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Promoting scientific faculties: does it work? Evidence from Italy

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  • Maestri, Virginia

Abstract

The object of this article is to assess the causal impact of promotions policies on students' choice of the field of study. We match the records of the students enrolled in two large universities with the records of the participating schools. Within the participating schools, some students took part in the program, while others did not. We adopted an "exposure" approach in which we define as treated all students of a cohort that were eligible for these activities. We find, on average, a positive and significant effect of the policy on targeted and non-targeted scientific bachelor's degrees and positive cross-treatment effects across subjects. However, if the policy has a considerable influence on male students' choices, it does not appear to have any effect on female students' choices. These findings suggest that the policy helped students in correcting their labor market expectations for graduating in science.

Suggested Citation

  • Maestri, Virginia, 2009. "Promoting scientific faculties: does it work? Evidence from Italy," MPRA Paper 31546, University Library of Munich, Germany, revised Oct 2010.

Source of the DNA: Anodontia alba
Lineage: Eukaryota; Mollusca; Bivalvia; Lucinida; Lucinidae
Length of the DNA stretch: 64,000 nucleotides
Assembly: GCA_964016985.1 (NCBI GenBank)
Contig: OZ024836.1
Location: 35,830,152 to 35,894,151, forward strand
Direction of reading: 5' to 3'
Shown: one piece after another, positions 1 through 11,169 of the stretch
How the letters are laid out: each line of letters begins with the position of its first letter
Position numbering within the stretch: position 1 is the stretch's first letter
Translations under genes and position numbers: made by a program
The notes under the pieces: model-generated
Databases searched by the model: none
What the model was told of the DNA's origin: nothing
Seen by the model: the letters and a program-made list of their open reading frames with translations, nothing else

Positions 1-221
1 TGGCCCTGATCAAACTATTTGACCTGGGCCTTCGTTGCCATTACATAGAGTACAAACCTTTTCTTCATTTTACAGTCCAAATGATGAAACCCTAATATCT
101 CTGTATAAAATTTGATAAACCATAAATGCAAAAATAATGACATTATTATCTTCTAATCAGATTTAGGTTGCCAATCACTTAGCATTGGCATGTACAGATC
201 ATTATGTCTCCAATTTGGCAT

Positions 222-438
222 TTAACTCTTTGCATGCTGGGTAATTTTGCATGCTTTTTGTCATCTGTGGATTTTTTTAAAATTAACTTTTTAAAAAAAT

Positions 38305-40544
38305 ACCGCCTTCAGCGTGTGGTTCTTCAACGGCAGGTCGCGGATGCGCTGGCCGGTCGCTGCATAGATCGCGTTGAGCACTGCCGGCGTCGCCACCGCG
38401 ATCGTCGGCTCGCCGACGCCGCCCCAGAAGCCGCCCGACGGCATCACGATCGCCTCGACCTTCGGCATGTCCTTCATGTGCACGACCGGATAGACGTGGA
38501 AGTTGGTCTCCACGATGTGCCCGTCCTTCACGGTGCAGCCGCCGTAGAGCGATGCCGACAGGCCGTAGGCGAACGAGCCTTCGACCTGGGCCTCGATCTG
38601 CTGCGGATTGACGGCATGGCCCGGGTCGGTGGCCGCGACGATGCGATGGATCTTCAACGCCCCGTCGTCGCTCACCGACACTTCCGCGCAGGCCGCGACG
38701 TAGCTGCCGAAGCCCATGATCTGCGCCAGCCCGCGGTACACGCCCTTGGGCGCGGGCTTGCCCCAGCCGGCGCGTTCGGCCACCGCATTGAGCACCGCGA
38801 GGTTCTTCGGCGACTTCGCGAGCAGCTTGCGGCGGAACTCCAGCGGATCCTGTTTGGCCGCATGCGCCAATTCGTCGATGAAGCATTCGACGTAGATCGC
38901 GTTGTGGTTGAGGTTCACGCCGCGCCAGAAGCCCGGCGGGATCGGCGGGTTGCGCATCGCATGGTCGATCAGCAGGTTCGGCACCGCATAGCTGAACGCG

• Handle: RePEc:pra:mprapa:31546
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    References listed on IDEAS

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    Cited by:

    1. Barone, Adriana & Nese, Annamaria, 2015. "Body Weight and Gender: Academic Choice and Performance," MPRA Paper 68450, University Library of Munich, Germany.
    2. BARONE, Adriana & NESE, Annamaria, 2014. "Body Weight and Academic Performance: Gender and Peer Effects," CELPE Discussion Papers 129, CELPE - Centre of Labour Economics and Economic Policy, University of Salerno, Italy.

    More about this item

    Keywords

    economic impact; educational economics; school choice;

    JEL classification:

    • H43 - Public Economics - - Publicly Provided Goods - - - Project Evaluation; Social Discount Rate
    • I23 - Health, Education, and Welfare - - Education - - - Higher Education; Research Institutions
    • I28 - Health, Education, and Welfare - - Education - - - Government Policy

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